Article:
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Arkansas officials giving Medicaid beneficiaries more time to prove eligibility

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LITTLE ROCK, Arkansas — Arkansas officials on Friday suspended a push to terminate coverage for thousands of people on Medicaid for the second time this month after the federal government told the state to give beneficiaries more time to prove they're eligible.

The Department of Human Services said the federal government has told the state to give beneficiaries 30 days to prove they qualify for coverage, rather than the 10 days the state had been using. DHS spokeswoman Amy Webb said the state is revising its notices to reflect the new deadline, and didn't know when they would resume.

"Basically the entire process has stopped while we make these changes," Webb said.

This marks the second time the state has halted its push to cancel coverage for those on the program. Earlier this month, Gov. Asa Hutchinson ordered a two-week halt in cancellation notices so DHS could ease a backlog of responses from those on the program. Hutchinson ordered the cancellations to resume on Aug. 18.

"The state of Arkansas will follow the most recent federal regulatory directive concerning the redetermination of enrollees on Medicaid," the Republican governor said in a prepared statement. "It is my hope that no more changes in guidance will come from Washington in the near future."

More than 55,000 people, most of whom are on the state's compromise Medicaid expansion, have had their coverage cancelled. The state has been checking the eligibility of nearly 600,000 people on Medicaid, and the department has sent notices to thousands telling them to verify eligibility using paycheck stubs or other documents within 10 days. Before Friday's announcement, they were sent a notice terminating coverage if they didn't respond within the 10 days or were found ineligible.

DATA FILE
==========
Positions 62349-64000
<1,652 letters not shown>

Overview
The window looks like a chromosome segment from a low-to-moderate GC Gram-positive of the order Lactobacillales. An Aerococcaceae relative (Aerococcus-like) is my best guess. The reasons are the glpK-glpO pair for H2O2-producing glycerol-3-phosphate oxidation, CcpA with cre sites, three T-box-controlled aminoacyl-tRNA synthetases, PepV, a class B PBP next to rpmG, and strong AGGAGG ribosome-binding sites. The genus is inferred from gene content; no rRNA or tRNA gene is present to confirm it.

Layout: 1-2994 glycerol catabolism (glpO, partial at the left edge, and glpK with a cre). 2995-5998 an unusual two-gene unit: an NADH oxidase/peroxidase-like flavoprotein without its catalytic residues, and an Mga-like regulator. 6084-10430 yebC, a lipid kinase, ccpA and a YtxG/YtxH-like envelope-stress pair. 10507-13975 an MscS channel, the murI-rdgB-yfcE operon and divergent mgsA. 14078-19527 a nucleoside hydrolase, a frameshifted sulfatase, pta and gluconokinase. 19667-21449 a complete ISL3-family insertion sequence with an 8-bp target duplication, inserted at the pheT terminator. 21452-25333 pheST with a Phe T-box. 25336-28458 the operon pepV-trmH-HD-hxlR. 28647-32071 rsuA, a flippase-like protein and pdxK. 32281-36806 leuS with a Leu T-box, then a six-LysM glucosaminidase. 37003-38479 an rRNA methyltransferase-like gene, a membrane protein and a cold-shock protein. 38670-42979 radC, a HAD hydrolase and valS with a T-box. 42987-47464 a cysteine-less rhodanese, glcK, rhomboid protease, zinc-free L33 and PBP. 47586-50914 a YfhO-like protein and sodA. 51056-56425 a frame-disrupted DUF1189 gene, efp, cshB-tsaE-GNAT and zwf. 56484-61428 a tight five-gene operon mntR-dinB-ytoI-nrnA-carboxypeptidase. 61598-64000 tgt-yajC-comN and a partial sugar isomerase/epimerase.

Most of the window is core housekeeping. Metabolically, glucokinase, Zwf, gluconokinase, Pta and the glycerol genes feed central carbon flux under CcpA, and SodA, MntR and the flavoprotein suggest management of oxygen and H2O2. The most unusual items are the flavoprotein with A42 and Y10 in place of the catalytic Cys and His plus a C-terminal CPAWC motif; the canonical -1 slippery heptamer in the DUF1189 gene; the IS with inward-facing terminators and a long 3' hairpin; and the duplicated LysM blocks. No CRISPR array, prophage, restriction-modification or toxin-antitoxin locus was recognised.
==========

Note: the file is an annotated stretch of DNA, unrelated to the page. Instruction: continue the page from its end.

Most kicked off the program lost coverage because they didn't respond in time.

Webb said Medicaid beneficiaries who have been sent notices asking to verify their eligibility will now be given 30 days to respond. The changes aren't retroactive for those who have already lost coverage, she said, but noted they still have a 90-day window to appeal the cancellations.

The terminations have faced heavy criticism from Democrats and health advocates, who have urged the governor to give recipients more time to respond before losing coverage. Hutchinson had repeatedly resisted calls to expand the timeline.

Two insurers providing coverage through the compromise Medicaid expansion earlier this month agreed to cover prescriptions for its beneficiaries who have been dropped for 30 days. If the beneficiary is found to be eligible, the insurers will be paid retroactively by the state for the coverage.


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